Picture of Syngenta participants during the training session

Syngenta conducts training on vegetable production in West Africa

Partners in the IITA-Syngenta project have concluded a five-day training organized to improve and encourage the production of vegetables in West Africa. The training, held at IITA on 22-26 February, focused on different issues on vegetable production, including constraints to production in Nigeria, and best management practices.

Picture of Syngenta participants during the training session

Syngenta participants during the training session

The training aimed for participants to have a better appreciation of the importance of vegetables for food security in Nigeria and West Africa; understand the key constraints to vegetable production and mitigation measures, and best practices in the establishment and management of vegetable field trials, and soil and water management in vegetable production; be better able to establish and manage vegetable nurseries and produce healthy seedlings for transplanting; and understand the major diseases and pests of vegetables in Nigeria and the appropriate mitigation measures.

Baffour Asafo-Adjei, IITA’s senior agronomist and the training coordinator, during the opening program, stated that vegetable production formed an important component of the farming systems in most parts of Nigeria, especially in the savanna agroecologies where they are cultivated under irrigation. He indicated that apart from the employment and income opportunities that the vegetable value chain provides, there were numerous nutritional and health benefits from vegetable production, including provision of vitamins A,B, and C which help lower susceptibility to infections.

Zoumana Bamba, Head, Capacity Development Office, said the training is intended to help improve production techniques, particularly in the area of horticulture, maize, cocoa, and other crops. He stated that the training would make participants more knowledgeable about vegetable farming to ensure high quality production.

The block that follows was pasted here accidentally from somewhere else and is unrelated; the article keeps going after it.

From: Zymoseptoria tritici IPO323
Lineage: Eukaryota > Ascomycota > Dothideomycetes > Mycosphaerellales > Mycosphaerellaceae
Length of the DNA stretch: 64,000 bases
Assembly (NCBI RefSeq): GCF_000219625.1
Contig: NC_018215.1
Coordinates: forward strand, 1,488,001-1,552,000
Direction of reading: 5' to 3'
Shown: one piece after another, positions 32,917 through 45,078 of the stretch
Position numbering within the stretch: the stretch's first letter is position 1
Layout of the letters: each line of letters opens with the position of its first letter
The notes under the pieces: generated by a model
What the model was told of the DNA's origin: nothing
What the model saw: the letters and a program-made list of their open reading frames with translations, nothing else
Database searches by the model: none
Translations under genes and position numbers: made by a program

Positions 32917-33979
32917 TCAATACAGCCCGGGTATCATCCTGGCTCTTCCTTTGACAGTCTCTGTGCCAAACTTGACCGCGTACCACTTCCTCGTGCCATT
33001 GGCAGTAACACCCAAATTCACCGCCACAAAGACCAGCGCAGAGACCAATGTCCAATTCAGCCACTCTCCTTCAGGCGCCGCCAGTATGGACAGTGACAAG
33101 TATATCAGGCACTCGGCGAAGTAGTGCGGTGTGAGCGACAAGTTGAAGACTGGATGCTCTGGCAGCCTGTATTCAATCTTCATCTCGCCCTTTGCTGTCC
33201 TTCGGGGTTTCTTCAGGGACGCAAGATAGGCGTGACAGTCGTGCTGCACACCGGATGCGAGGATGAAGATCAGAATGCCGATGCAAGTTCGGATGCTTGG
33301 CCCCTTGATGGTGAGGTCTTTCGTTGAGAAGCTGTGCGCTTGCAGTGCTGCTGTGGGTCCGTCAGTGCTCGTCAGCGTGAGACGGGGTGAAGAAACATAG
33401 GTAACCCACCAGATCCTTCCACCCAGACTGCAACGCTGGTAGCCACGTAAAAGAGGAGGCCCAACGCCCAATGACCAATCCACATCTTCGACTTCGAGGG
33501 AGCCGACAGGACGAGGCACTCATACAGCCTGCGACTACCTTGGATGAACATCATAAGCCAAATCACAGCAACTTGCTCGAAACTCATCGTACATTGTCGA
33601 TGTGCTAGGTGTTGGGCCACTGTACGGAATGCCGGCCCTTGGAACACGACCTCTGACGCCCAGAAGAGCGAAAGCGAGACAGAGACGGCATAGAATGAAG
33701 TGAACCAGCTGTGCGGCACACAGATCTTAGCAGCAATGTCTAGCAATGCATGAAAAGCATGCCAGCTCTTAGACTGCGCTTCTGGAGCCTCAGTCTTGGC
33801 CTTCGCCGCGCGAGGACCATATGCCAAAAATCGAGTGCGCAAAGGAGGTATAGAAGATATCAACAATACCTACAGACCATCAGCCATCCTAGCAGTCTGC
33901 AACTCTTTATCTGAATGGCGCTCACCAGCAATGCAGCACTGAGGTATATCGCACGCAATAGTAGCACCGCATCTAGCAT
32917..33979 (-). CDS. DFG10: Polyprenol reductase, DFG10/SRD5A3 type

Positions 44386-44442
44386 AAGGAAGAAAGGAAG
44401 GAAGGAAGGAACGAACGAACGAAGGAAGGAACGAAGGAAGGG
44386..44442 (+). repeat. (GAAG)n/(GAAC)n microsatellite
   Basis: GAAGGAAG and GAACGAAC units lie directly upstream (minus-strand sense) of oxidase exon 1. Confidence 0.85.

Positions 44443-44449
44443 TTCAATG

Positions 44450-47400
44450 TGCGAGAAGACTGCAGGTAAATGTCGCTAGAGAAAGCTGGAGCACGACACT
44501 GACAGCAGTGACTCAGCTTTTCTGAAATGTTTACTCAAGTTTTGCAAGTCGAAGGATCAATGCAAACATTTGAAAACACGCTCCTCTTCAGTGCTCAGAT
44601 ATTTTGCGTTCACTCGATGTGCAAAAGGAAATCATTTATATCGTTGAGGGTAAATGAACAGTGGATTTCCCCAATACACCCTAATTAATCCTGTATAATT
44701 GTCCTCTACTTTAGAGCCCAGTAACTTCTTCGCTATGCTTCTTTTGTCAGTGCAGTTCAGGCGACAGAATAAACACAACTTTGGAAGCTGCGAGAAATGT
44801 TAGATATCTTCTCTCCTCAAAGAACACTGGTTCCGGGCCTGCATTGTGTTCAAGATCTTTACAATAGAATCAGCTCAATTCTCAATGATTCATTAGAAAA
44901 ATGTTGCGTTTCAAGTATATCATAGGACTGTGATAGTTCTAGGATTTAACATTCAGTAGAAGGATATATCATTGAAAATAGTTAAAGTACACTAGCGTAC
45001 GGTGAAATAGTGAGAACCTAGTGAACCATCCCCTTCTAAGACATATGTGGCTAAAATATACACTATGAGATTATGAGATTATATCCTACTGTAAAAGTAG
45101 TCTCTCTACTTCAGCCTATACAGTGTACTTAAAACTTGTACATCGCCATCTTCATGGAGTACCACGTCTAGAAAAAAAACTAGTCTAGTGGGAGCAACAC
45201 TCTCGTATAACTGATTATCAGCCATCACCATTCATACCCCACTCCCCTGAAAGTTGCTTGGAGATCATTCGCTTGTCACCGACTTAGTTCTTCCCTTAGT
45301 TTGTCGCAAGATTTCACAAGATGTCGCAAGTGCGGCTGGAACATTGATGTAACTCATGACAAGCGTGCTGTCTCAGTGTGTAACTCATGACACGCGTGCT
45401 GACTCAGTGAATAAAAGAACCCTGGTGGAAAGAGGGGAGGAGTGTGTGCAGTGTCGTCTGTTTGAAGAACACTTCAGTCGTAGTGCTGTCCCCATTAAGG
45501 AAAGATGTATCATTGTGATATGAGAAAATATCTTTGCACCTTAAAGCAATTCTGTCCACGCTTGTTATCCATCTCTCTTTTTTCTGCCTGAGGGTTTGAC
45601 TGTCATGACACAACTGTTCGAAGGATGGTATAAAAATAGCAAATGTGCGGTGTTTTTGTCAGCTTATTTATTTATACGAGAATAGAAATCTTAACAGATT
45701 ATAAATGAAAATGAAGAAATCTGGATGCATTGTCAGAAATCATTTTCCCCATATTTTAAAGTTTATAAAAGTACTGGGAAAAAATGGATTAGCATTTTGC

One of the participants, Emmanuel Okar, said the training was highly effective as it focused not only on the agronomy of the crops, but also on technical training, which will guarantee high yield, and on team building.

Resource persons for the training included representatives from the National Horticultural Research Institute―Ajisafe Gbenga Adebayo, Akinwumi Henry Akintoye, and Emmanuel Ajayi; and Syngenta―Sunil Kumar, Klaus Gehmann Bernard, and Charlotte Andrea.

The training consisted of lectures, group discussions, field trips, and practical field work for the 31 participants who were all staff of Syngenta and subsidiaries.

Syngenta is a leading agriculture company committed to bringing plant potential to life through world-class science. Syngenta is in a 3-year partnership with IITA to transfer appropriate technologies to farmers producing maize and vegetables, accelerate food production in Nigeria, increase incomes, and alleviate poverty. The IITA-Syngenta research activities specifically aim to screen Syngenta’s maize, tomato, sweet pepper, and cabbage hybrids and identify those that combine higher yields with good adaptation to the Nigerian environment; and evaluate Syngenta’s best production technologies for the four crops alongside farmers’ production and intermediate technologies.

bulletin no. 2315Syngenta

Communication Office • 4th March 2016

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